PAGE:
A string of countries around the fringes of western Europe are becoming the new centers of fashion clothes manufacturing as China is moving up the industrial value chain and brands are discovering adaptable suppliers closer to home, Reuters reports.
Sourcing from China is getting more expensive, but the decision to go for Made in Morocco or Made in Moldova instead is not all about the price.
This is an industry where fickle consumer behavior is the main drive of demand. Players have to be nimble to survive against heavyweights like Inditex’s Zahara, which can have a catwalk dress look-alike in its stores within weeks, and which already counts 60 percent of its offering as “close or nearby production.”
“Of course it is more expensive for us to make things in Turkey and Tunisia than in China, but it is not that much more expensive considering how much salaries (in China) have increased, and it is much more convenient for us because it is closer, so we have more control over quality,” Giovannig Bianchi, a La Perla designer, told Reuters.They have moved the production of its mass-market Studio La Perla label from China to Turkey and Tunisia last year, and also moved sourcing of its nightwear from China to Portugal.
They estimate that for every 10 euros they spend in China on labor, they spend 15-16 euros ($20-21) in Tunisia or Turkey– so China still remain cheapest by its calculations.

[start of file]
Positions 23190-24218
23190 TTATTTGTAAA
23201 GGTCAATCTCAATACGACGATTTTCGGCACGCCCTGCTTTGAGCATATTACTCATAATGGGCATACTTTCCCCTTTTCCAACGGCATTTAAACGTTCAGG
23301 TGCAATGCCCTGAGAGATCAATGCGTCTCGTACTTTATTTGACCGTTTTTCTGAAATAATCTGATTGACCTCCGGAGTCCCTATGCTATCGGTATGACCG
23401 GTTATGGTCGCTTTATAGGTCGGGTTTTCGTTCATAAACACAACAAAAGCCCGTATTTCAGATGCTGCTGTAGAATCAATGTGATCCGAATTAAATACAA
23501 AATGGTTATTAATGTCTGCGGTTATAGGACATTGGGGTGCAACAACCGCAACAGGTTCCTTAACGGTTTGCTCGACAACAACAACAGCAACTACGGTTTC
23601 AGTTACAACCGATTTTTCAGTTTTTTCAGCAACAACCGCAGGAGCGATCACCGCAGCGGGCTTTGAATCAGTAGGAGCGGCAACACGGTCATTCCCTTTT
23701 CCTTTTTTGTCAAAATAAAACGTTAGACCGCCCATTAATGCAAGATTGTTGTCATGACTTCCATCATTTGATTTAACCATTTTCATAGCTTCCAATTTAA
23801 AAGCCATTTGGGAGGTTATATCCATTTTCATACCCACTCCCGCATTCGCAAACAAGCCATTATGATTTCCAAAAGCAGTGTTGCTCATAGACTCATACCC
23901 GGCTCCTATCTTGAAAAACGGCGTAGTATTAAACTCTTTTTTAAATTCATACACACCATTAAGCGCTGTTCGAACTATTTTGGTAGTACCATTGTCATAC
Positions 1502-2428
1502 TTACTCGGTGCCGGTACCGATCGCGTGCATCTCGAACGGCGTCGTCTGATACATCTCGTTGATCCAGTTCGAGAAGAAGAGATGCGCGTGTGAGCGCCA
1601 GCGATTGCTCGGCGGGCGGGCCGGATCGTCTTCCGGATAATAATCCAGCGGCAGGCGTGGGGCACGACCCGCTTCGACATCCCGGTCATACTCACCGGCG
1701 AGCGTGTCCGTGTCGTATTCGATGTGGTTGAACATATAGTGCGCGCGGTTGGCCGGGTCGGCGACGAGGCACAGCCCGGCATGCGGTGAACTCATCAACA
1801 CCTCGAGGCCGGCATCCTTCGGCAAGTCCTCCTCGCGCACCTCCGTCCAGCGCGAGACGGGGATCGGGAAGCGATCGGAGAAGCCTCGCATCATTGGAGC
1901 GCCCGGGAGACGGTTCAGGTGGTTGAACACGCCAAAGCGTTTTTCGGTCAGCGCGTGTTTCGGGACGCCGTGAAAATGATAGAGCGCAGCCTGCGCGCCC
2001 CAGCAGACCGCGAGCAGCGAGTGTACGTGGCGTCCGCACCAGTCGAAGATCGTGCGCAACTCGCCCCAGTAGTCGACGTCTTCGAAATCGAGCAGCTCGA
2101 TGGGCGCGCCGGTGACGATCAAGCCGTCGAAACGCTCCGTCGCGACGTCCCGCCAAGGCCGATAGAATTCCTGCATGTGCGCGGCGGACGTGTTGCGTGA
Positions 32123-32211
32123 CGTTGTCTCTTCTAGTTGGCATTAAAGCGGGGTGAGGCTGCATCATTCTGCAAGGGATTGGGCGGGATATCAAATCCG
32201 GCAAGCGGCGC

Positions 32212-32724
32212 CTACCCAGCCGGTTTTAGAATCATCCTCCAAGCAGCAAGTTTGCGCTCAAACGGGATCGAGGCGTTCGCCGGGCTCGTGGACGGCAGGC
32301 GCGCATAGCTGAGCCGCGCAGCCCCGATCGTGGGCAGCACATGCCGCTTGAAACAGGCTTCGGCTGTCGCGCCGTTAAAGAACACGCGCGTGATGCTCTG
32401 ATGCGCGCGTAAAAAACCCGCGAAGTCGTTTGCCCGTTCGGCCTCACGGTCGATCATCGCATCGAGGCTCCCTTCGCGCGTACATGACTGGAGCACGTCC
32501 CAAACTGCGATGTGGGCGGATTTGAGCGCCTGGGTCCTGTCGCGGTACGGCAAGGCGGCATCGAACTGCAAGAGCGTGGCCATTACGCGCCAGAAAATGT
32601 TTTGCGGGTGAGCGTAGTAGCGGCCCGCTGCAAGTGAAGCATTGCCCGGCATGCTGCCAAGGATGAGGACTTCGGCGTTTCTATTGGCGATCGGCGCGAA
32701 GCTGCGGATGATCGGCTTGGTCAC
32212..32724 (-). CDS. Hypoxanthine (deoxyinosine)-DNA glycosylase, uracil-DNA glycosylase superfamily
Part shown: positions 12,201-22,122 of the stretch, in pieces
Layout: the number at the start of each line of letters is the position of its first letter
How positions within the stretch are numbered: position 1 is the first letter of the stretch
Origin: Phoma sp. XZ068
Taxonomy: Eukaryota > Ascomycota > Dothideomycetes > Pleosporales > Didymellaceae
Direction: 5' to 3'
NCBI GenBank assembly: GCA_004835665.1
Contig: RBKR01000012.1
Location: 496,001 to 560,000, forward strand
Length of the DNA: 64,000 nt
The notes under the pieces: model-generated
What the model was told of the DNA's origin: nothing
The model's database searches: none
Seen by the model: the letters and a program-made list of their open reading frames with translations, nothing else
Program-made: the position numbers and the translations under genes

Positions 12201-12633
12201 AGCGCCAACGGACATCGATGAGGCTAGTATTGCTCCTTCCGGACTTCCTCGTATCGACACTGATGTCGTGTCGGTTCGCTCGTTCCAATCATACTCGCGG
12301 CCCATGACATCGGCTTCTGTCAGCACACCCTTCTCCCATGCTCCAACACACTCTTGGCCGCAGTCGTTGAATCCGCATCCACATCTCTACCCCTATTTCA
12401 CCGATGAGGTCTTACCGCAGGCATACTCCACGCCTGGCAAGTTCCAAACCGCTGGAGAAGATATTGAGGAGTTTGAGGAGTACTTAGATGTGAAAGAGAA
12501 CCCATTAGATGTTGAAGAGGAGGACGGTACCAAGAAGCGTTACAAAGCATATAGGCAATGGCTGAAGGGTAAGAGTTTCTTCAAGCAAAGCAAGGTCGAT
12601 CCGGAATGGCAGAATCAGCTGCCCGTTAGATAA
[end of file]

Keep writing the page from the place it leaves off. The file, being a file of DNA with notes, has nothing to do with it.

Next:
But this might also be changing. China’s national wage index has been rising on average by 15 percent every year in the past five years. Institute Francais de la Mode, France’s fashion trade group, estimate that their monthly pay in China’s coastal areas soared to 400 euros in 2011, from 240 in 2005. That compares with current pay rates of 160 euros in Tunisia, 152 euros in Morocco and 200 euros in Moldova.
Further, tougher manufacturing terms demanded by Chinese factories have given fashion companies second thoughts about working with them. French Fashion houses, Jean-Charles de Castelbajac and Barbara Bui, and ready-to wear group Etam, have also moved part of their production closer to home.
They say Chines manufacturers keep putting pressure on them to place orders bigger than they can commit to, risking unsold stock which results in discounts that might harm the brand image.
Stanley Lau, the deputy chairman of the Federation of Hong Kong Industries, which represents around 3000 industrialists running factories in China, estimates that production costs in China have gone up 20-30 percent of over the past two years.
“Foreign investors are already not treating China as the only choice, they make other considerations. In the past, they would only think about China as a place to set up a factory, but now there are four or five choices for them,” Lau said. “We’ve seen some enterprises set up factories in Detroit. You can see that this has become a trend.”
Image courtesy: REUTERS/ Zoubeir Souissi